One of the images that I’m most fond of is the “Madonna and Child with the Chancellor Rolin” by Jan and Eck. This piece is one my favorites because it uses oil. When using oil the images of the paintings seem to realistically speak to me. This particular painting enables both fusion of tones and crisp effects and is unsurpassed for textural variation. The standard consistency of oil paint is a smooth, buttery paste. In this scene it depicts the Virgin crowned by a hovering Angel while she presents the Infant Jesus to Rolin. This painting has a wide range of well detailed palaces, churches, an island, a towered bridge, hills and fields is portrayed, subject to a uniform light. Perhaps some of the Chancellor's very many landholdings around Autun are included in the vista. The small garden with many flowers identifiable including lilies, irises, peonies and roses, visible just outside the columns, symbolizes Mary's virtues and life. There appears to be a series of illustrations of the seven deadly sins distributed among the details of the painting. I think the artist chose to paint this piece to portray a picture of time. The painting might be connected with the appointment in 1436 of Rolin's son Jean as Bishop of Autun. I choose this painting because it spoke to me in a spiritual form of art where as I could relate and visualize the moment as it happened.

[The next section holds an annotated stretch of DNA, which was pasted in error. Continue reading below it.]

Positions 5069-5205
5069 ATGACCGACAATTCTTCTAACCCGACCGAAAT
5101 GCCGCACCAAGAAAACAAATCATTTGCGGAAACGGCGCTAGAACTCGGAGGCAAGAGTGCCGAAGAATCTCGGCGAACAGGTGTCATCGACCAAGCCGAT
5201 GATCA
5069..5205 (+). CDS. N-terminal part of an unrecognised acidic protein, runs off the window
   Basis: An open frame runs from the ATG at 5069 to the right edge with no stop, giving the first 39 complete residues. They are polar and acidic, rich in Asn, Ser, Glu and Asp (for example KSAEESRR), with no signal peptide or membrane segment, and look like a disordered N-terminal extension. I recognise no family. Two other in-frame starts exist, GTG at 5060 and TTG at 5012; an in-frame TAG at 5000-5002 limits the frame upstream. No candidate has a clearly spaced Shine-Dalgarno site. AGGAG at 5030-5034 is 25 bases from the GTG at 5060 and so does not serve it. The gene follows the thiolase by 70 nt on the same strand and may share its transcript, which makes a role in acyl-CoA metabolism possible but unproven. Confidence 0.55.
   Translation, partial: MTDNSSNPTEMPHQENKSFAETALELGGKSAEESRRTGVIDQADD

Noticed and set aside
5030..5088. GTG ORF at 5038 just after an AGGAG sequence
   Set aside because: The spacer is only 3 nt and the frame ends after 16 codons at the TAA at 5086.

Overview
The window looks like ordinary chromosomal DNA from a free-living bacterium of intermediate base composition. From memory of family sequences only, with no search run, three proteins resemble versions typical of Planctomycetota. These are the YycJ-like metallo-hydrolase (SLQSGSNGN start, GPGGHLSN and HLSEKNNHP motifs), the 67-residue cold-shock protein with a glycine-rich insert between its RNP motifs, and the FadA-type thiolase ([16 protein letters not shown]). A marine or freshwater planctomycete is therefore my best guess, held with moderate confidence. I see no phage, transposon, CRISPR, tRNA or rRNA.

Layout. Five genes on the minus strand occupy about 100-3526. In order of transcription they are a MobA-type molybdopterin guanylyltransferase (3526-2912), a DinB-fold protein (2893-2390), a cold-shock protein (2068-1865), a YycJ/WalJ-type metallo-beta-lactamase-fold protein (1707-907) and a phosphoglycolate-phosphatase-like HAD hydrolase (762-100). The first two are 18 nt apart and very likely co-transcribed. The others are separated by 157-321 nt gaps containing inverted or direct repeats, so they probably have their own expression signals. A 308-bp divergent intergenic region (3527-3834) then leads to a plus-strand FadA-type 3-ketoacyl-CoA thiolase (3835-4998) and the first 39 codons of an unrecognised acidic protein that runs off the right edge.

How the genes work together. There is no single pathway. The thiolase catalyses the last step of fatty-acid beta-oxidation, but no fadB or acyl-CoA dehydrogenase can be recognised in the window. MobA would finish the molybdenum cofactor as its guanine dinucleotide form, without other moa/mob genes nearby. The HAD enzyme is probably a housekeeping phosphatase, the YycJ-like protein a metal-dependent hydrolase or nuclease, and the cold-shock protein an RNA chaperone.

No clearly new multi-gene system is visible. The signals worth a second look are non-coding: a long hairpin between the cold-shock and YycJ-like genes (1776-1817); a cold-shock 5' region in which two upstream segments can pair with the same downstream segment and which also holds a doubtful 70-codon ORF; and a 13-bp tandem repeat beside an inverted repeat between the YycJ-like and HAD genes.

One of the paintings that I dislike is the “Head of Michael Podro” by Frank Auerbach. In retrospect I see it as very abstract and vague. This painting is not as clear and precise in the use of line contour. Although it does use oil as the medium it doesn’t use oil painting to its full capacity. I feel it leaves more to imagination instead of leading you to what the artists is trying to portray, which is a portrait of an art historian and philosopher. Frank Auerbach might have chosen to paint this painting because of his admiration and friendship with Michael Podro. Although some people can see...
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